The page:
Lapas attēli


June 24, 1991

Members of the Committee on Interior and Insular Affairs
U.S. House of Representatives
Washington, D.C.

Dear Colleagues:

I am pleased to transmit to you a copy of perhaps the first-ever compilation of the major mining and mineral resource laws under the jurisdiction of our Committee.

From gold on public domain lands and manganese nodules on the ocean floor, to geothermal, oil, gas and coal, these laws govern the development of a wide variety of fuel and non-fuel mineral resources that are so important to the security of the Nation.

The Committee jurisdiction over these laws is with the Subcommittee on Mining and Natural Resources, chaired by our colleague Nick Rahall. The enclosed compilation includes the three major reforms to these laws enacted under his tenure; namely, the Federal Onshore Oil and Gas Leasing Act of 1987, the Geothermal Steam Act Amendments of 1988, and the Abandoned Mine Reclamation Act of 1990. These modifications, along with Chairman Rahall's efforts to reform the Mining Law of 1872, are a reminder that few things remain static, and as such, copies of this compilation can also be obtained in looseleaf binder format. Sincerely yours,





SEC. 2319. All valuable mineral deposits in lands belonging to the United States, both surveyed and unsurveyed, are hereby declared to be free and open to exploration and purchase, and the lands in which they are found to occupation and purchase, by citizens of the United States and those who have declared their intention to become such, under regulations prescribed by law, and according to the local customs or rules of miners in the several mining-districts, so far as the same are applicable and not inconsistent with the laws of the United States.

(30 U.S.C. 22)


SEC. 2320. Mining-claims upon veins or lodes of quartz or other rock in place bearing gold, silver, cinnabar, lead, tin, copper, other valuable deposits, heretofore located, shall be governed as to length along the vein or lode by the customs, regulations, and laws in force at the date of their location. A mining-claim located after the tenth day of May, eighteen hundred and seventy-two, whether located by one or more persons, may equal, but shall not exceed, one thousand five hundred feet in length along the vein or lode; but no location of a mining-claim shall be made until the discovery of the vein or lode within the limits of the claim located. No claim shall extend more than three hundred feet on each side of the middle of the vein at the surface, nor shall any claim be limited by any mining regulation to less than twenty-five feet on each side of the middle of the vein at the surface, except where adverse rights existing on the tenth day of May, eighteen hundred and seventytwo, render such limitation necessary. The end-lines of each claim shall be parallel to each other.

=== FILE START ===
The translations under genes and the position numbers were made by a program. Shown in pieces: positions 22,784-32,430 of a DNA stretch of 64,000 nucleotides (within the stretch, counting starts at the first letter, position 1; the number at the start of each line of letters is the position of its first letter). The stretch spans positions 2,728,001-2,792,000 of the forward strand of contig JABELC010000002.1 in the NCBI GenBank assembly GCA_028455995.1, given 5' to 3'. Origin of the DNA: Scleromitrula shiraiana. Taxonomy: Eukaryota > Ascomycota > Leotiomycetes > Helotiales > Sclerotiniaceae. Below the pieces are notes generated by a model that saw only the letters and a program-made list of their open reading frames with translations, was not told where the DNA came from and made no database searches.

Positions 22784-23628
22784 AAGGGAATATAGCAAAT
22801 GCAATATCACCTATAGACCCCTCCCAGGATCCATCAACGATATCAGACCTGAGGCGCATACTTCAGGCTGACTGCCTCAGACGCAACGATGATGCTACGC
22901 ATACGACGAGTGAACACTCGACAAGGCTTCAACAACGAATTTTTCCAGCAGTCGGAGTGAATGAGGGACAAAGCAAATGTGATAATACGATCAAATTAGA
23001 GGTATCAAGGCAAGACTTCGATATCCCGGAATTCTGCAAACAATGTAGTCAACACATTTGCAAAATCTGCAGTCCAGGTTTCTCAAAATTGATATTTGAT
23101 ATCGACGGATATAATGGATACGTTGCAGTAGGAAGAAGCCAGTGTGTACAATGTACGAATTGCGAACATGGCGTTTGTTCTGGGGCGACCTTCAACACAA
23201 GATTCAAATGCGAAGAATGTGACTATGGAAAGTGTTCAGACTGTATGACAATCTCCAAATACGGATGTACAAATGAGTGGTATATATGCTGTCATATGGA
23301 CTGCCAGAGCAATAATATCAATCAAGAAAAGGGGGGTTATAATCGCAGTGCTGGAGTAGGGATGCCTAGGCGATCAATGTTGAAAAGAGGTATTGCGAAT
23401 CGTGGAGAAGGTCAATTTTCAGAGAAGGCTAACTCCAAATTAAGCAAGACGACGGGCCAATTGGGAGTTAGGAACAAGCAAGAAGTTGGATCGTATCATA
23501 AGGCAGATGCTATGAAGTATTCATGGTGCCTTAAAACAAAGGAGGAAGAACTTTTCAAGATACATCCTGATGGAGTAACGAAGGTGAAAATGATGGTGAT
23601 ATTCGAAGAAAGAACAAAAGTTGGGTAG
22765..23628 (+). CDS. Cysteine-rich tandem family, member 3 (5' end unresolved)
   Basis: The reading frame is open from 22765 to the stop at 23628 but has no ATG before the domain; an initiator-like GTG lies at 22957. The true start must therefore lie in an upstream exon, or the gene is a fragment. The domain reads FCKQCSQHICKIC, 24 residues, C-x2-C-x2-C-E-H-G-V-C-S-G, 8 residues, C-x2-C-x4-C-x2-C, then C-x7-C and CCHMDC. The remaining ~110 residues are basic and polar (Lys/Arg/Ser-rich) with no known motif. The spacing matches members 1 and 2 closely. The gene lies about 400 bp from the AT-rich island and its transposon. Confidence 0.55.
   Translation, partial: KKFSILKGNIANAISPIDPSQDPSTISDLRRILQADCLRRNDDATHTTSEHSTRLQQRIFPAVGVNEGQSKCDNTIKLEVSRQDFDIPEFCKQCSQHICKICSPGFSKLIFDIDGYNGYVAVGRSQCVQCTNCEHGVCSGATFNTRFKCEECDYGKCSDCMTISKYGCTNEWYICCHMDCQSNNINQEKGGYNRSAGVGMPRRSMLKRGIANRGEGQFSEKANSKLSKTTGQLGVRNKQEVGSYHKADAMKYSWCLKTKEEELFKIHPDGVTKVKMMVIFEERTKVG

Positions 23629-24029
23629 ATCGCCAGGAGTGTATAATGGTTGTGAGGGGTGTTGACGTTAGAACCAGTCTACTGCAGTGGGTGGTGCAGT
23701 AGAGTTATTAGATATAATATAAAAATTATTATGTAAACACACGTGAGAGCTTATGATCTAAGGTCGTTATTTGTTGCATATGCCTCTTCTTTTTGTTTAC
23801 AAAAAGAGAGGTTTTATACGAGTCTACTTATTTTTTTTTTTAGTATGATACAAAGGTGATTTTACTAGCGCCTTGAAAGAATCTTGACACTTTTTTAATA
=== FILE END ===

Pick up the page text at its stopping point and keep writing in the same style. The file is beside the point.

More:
(30 U.S.C. 23)

SEC. 2321. Proof of citizenship, under this chapter, may consist, in the case of an individual, of his own affidavit thereof; in the case of an association of persons unincorporated, of the affidavit of their authorized agent, made on his own knowledge, or upon information and belief; and in the case of a corporation organized under the laws of the United States, or of any State or Territory thereof, by the filing of a certified copy of their charter or certificate of incorporation.

(30 U.S.C. 24)

SEC. 2322. The locators of all mining locations heretofore made or which shall hereafter be made, on any mineral vein, lode, or ledge,

This title is not an official short title, but merely a popular name. The Act has no official short title. The Mining Law of 1872 consists of the Act of May 10, 1872 (R.S. § 2319 et seq.; 30 U.S.C. 22 et seq.)


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